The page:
January 9, 2014 (WASHINGTON) – A political rift within South Sudan’s governing Sudan Peoples Liberation Movement (SPLM) and not a failed coup attempt as government claims caused the widespread violence that hit the country in mid-December, a United States official said on Thursday.
- Linda Thomas-Greenfield, the assistant secretary of state for African affairs(channelstv)
“We’ve not seen any evidence that this was a coup attempt, but it certainly was the result of a huge political rift between Riek Machar and the president,” Linda Thomas-Greenfield, the assistant secretary of state for African affairs told the Senate Foreign Relations Committee hearing on South Sudan crisis.
We think that they should resolve this through political talks and negotiations, not war, she added.
The US official’s remarks could overshadow South Sudan leader Salva Kiir’s earlier claims implicating his former deputy Riek Machar in alleged coup attempt. Machar denied the accusation, saying it was the regime’s tactic to suppress party opposition.
The violence, which started in the capital, Juba later spread to the key town of the country, with the United Nation estimating more than 1,000 people killed and nearly 200,000 displaced.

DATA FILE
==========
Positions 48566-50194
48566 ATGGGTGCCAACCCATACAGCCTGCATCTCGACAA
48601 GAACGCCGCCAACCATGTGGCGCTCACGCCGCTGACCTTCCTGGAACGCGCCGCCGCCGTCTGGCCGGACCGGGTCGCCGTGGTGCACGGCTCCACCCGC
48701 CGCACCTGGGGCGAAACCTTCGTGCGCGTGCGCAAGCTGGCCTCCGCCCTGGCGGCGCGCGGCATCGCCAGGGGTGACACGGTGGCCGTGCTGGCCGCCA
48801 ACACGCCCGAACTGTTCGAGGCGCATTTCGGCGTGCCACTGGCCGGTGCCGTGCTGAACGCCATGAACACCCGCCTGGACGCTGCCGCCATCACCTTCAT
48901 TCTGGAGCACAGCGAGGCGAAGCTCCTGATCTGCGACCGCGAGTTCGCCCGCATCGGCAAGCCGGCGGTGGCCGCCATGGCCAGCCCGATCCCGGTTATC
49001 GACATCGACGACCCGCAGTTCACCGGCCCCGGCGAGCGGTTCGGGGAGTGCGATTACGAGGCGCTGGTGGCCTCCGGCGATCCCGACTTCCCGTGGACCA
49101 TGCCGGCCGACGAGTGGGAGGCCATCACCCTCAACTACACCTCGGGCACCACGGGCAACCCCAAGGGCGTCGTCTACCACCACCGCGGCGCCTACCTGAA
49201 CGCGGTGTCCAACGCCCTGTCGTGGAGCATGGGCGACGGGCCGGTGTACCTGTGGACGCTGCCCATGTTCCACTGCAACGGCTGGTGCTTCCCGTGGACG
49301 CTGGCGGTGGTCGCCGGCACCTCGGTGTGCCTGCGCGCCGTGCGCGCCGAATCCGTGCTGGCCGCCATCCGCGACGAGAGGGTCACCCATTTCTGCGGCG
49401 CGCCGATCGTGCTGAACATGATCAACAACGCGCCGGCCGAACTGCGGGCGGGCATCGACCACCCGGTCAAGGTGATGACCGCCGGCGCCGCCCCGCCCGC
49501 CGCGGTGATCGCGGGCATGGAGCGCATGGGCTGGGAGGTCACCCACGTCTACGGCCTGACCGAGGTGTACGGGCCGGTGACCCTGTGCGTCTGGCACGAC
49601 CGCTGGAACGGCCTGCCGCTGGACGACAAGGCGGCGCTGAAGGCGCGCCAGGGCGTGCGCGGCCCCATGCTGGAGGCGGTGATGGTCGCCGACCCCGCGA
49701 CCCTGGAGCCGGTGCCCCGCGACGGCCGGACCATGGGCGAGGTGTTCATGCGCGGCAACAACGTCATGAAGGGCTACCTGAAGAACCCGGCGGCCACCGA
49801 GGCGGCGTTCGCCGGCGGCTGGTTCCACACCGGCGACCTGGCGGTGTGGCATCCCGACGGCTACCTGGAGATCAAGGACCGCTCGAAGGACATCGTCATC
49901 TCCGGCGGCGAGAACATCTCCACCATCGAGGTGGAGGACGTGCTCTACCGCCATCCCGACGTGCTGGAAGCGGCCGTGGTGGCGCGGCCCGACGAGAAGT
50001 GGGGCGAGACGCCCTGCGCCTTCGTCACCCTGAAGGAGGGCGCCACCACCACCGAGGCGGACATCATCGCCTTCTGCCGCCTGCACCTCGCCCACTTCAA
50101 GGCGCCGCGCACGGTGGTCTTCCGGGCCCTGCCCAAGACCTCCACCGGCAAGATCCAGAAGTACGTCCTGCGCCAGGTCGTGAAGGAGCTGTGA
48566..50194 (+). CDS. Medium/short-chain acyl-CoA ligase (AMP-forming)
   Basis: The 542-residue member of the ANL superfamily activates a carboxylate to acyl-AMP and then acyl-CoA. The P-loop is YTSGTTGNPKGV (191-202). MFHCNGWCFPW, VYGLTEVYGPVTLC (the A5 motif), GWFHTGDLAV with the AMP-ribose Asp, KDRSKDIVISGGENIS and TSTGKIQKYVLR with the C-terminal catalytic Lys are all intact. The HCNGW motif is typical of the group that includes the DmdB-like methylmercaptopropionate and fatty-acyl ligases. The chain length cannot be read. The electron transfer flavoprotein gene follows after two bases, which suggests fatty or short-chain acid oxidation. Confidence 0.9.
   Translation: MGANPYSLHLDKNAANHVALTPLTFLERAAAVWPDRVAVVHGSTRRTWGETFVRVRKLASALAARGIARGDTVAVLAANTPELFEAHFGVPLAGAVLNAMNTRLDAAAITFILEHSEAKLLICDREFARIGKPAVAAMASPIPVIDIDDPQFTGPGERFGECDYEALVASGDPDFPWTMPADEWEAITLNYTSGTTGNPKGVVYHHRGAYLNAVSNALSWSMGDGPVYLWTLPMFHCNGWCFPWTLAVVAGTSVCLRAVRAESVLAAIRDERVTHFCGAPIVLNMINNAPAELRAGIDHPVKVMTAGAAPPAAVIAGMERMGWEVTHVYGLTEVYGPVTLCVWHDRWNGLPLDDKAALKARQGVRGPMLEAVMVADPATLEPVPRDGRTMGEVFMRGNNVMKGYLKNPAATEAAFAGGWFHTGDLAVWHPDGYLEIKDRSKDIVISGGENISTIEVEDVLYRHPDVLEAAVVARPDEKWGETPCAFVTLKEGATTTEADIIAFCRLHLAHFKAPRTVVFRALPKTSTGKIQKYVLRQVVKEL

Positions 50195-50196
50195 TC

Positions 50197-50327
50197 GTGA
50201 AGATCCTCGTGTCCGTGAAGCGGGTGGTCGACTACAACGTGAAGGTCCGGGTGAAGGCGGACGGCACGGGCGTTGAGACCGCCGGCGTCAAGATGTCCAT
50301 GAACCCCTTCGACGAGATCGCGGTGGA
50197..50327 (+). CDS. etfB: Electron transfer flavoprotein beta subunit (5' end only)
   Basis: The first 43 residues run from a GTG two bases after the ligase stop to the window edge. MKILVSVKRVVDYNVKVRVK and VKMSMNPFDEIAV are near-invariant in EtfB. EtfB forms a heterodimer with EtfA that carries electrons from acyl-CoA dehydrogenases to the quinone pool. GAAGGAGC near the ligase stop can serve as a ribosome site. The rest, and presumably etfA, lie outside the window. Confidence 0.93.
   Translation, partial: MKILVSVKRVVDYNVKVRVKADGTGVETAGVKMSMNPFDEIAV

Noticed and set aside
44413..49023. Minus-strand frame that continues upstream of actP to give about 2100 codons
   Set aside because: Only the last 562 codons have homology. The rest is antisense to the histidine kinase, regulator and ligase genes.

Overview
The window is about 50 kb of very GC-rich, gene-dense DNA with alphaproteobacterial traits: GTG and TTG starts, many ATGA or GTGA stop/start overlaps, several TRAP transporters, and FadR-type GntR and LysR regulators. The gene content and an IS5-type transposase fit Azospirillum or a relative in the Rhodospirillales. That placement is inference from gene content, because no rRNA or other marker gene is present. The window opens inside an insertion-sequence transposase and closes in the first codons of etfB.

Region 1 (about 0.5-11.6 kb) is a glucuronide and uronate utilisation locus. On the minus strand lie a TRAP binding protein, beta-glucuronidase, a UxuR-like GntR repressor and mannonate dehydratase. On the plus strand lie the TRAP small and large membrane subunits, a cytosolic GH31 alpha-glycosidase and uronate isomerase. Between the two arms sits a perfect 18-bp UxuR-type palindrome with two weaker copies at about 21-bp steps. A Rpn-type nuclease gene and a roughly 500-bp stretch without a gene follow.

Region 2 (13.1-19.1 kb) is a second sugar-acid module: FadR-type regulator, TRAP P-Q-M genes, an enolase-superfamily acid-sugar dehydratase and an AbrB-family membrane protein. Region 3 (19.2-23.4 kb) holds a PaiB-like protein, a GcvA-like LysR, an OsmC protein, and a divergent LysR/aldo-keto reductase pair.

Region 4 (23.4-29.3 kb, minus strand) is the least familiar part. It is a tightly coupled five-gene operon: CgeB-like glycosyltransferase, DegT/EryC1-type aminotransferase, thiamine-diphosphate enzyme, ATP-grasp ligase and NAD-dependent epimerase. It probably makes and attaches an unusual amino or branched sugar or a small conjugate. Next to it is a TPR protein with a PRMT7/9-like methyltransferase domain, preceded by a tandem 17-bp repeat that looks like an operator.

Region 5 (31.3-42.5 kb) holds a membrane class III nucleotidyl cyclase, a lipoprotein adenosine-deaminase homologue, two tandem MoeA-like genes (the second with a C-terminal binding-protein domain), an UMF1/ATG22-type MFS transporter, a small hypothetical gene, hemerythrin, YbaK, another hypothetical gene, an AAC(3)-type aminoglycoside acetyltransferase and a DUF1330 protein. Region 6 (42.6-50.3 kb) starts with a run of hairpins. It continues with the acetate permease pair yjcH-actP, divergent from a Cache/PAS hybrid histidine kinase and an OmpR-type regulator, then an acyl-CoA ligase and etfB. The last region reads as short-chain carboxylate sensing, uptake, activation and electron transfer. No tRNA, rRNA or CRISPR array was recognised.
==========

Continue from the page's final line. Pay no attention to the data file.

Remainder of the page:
Since then, however, the US and other international community have sought diplomatic efforts seeking an end to what has now been described as the worst-ever conflict in South Sudan’s post-secession era.
“We have galvanized support to end hostilities and open a broader dialogue between the two sides; called for accountability for atrocities; sought to secure the release of political detainees now being held in Juba”, Greenfield said.
The official, in her statement, also called on the warring parties in the conflict to cease all forms of hostilities, stressing that “this crisis will not be solved on the battlefield”.
She further expressed concerns the continued detention of political prisoners arrested in connection with the violence in Juba, saying they “must” be released to enhance the ongoing negotiations in Addis Ababa, Ethiopia.
Direct talks between South Sudan’s warring parties are currently underway in Addis Ababa under the mediation of regional leaders from the Intergovernmental Authority on Development (IGAD).
“These negotiations offer the best hope for South Sudan and the region. An agreement to end hostilities will provide much needed time and space for dialogue to begin on the core political and governance issues that are at the root of this crisis”, stressed the US assistant secretary for state for African affairs.
Princeton Lyman, the ex-US envoy to the two Sudan’s largely attributed the current crisis in the new nation to the weaknesses within the country’s political institutions.
He described the SPLM, which he likened to South Africa’s ruling African National Congress (ANC), as a liberation army with no political structures.
"The weakness of political institutions, the overlap of party and government, and party and army, all contributed to the inability of the SPLM as a party to resolve these growing developments", said Lyman, now a senior advisor to the US Institute of Peace President.